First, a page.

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Tits Up

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Member Reviews

A provocative history and science of the female breasts. It is sometimes more story than fact, but it is a fun, insightful read.

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This was fascinating! Academic and well researched, whilst still easy to read, engaging, and deeply human. Written by an ethnographer, it incorporates history, facts, and personal perspectives derived from the authors observations and interviews. It reminds me of a little of a written radiolab-podcast episode, diving deep into a niche history, that you may not have ever considered before.
I loved the chapters on breastfeeding and plastic surgery. I do wish the author had gone a little deeper into some of the implications that she noted; such as how modern feminism has excluded sex workers, contributing to harms against the community or how capitalism has affected traditional breastfeeding practices. (though I think the purpose of the book was breadth rather than depth).
Overall: highly recommend and gave me several things to look deeper into and consider further!

Thank you to NetGalley and the Publisher for an ARC!

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4.5/5 ⭐️
A sociological look into society's relationships to breasts. Thornton explores many different facets of breasts in society - sex work, breast feeding, and more.

I thought this was a really good dive into society. My biggest critique would be organization. I can't think of a better way (initially I thought maybe chronologically when I started the last chapter, but then musings in that chapter made me think it fit there), but something in the progression just felt off to me. Despite that, this was a really interesting look into the world of boobs, breasts, tits, and all the other names around the world.

I received my copy from Netgalley in exchange for an honest review.

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I really wanted to love this book - and for a while, I did. In fact, I still appreciate the multiple perspectives that Thornton took with her chapter choices. Breasts in sex work, motherhood, plastic surgery, fashion, religion/spirituality; pardon the pun, but it’s a well-rounded exploration.

I learned a lot of interesting tidbits throughout this book, like how milk banks are just one more good thing that was once co-opted by eugenics. I smiled at the inclusion of sex-positive pioneers such as Annie Sprinkle. And I found myself irate at, well… usually the patriarchy. (Perfect example? Male plastic surgeons who will place nipples in a higher position that they find more visually appealing but that women don’t actually like living with.)

However, I also found myself rolling my eyes at the author for stating things like “in stripper slang, she’s a domme disguised as a sub.” (I hate to break it to you, but I don’t think that’s just “stripper slang.”) Use of out-dated and stigmatizing language such as “full blown AIDS.” Or her frequent slights aimed at other feminists, such as “a phenomenon that a militant might dub medical misogyny.”

As more time passed, I started to notice that perhaps that low-key level of tone-deafness was really just the tip of the iceberg with this book.

Thornton puts a lot of work into TELLING us that she’s rather progressive. She explicitly refers to TERFs as bigots, for example. But then she makes an argument that is all-too-familiar in TERF rhetoric: that gender neutral terms like “chestfeeding” erase cisgender women. Her overreaction goes even further, fearing that no woman will be able to identify as a “mother” anymore. In short, she misses the argument completely.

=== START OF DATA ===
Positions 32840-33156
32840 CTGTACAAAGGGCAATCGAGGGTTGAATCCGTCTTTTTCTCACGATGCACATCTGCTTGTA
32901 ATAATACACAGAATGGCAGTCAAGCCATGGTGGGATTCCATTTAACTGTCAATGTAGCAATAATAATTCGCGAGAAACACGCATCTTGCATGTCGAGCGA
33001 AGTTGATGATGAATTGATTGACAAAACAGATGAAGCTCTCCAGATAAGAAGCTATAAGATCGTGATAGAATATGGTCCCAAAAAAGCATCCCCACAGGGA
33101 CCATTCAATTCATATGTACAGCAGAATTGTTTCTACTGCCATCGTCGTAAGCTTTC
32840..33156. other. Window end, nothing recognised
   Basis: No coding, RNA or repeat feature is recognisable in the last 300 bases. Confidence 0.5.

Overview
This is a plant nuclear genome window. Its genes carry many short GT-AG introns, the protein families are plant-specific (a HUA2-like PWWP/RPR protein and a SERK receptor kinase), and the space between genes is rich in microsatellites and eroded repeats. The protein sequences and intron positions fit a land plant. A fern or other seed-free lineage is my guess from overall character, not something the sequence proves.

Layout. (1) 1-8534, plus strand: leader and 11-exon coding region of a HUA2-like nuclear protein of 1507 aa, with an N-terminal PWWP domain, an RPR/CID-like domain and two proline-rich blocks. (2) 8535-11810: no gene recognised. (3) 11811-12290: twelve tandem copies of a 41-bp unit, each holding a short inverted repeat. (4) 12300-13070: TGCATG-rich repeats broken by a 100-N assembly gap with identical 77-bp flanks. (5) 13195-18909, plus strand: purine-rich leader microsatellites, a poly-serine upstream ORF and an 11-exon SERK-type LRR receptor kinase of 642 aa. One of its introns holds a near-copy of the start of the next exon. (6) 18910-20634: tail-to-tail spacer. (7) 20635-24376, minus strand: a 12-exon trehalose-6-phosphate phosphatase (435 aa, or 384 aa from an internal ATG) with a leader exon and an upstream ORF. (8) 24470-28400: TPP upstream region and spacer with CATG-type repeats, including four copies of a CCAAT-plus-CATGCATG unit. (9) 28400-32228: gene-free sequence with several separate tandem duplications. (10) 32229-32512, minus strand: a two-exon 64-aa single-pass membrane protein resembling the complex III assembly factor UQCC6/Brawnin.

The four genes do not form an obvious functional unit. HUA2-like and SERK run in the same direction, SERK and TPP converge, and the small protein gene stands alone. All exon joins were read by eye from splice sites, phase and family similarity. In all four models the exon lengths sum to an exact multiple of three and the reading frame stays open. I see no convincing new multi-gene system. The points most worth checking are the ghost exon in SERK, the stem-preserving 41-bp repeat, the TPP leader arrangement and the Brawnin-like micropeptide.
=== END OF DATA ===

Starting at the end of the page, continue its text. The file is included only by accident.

At other times, it’s less about Thornton’s own misguided ideas and more that she chooses to give credence to others’ harmful opinions by not consciously examining them. For example: Thornton spends most of one chapter with a plastic surgeon who waxes poetic about how breast augmentation can be really empowering for women. The surgeon then hypocritically states that she has never performed a chest masculinizing surgery because “I love breasts and mastectomies are very permanent.” At least in this instance, Thornton provided alternative insight from another (less closed-minded) surgeon. But the problematic statement was never actually unpacked.

It’s like how Thornton makes multiple statements about how feminists have focused too much on the right NOT to have children - even pointing out that some (anti-choice?) activists feel the need to distance themselves by using the term “birth justice” instead of “reproductive justice.” Thornton never challenges this by educating on the actual values of reproductive justice - which includes not only the right to have children, but to parent them in safe environments. This does an injustice not only to feminism, but specifically to the Black feminists who founded the reproductive justice movement and have spent their lives rallying behind the rights of mothers.

I don’t want it to seem like I absolutely hated Tits Up; I didn’t. But I would say that if you are sensitive to transphobic micro-aggressions or feminist infighting… I wonder if maybe you’d do better to get your titty facts from books such as Breasts by Florence Williams. I haven’t yet had the chance to read it, but now I feel the need to compare.

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"Tits Up" by Sarah Thornton is a book dedicated to tits. From witches to plastic surgery, Thornton covers it all.

I really enjoyed this book purely for the fact that it was approachable non-fiction. I think a lot of readers would be able to access the information in "Tits Up". Thornton herself underwent a double mastectomy and began thinking a lot about her relationship with her own boobs and what boob meant to others. She covers sex workers, dancers, plastic surgeons, witches, and milk banks.